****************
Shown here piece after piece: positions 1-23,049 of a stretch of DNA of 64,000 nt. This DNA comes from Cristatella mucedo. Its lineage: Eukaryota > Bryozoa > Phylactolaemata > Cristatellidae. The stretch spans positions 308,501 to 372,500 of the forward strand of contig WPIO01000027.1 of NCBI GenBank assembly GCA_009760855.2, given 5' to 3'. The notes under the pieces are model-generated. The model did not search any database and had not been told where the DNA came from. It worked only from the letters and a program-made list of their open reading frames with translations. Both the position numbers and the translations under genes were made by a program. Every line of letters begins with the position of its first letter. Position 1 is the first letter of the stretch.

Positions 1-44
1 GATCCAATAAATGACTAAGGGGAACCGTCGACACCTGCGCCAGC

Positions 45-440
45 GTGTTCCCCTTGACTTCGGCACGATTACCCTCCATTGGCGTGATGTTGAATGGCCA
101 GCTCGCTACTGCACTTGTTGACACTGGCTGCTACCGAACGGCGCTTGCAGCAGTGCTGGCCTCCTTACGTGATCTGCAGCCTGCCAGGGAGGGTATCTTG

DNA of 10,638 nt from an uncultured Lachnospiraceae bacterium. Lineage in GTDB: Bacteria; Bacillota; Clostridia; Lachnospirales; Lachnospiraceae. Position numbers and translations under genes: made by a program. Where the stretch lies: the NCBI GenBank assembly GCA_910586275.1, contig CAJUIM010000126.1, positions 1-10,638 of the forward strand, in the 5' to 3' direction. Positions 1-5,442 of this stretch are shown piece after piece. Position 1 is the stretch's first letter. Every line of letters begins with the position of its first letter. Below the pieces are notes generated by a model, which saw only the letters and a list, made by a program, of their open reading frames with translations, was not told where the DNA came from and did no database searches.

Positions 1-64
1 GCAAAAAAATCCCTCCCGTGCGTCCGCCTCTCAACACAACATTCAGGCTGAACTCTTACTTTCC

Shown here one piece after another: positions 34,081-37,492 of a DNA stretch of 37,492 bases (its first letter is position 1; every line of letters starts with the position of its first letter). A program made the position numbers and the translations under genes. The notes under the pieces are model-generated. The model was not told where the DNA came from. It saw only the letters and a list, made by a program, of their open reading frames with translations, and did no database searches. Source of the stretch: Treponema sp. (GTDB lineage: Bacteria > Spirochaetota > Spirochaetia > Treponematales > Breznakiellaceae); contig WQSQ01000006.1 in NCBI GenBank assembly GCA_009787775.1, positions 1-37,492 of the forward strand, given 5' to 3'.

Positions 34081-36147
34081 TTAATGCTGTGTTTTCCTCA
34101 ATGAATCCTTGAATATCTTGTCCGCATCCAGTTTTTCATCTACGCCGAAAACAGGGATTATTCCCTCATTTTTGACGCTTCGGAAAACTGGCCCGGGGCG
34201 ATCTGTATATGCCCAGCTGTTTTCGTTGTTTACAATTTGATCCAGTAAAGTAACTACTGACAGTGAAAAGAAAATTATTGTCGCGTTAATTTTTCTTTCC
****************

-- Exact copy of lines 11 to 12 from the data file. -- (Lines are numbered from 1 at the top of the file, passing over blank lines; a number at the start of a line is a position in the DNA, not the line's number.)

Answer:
Positions 34081-36147
34081 TTAATGCTGTGTTTTCCTCA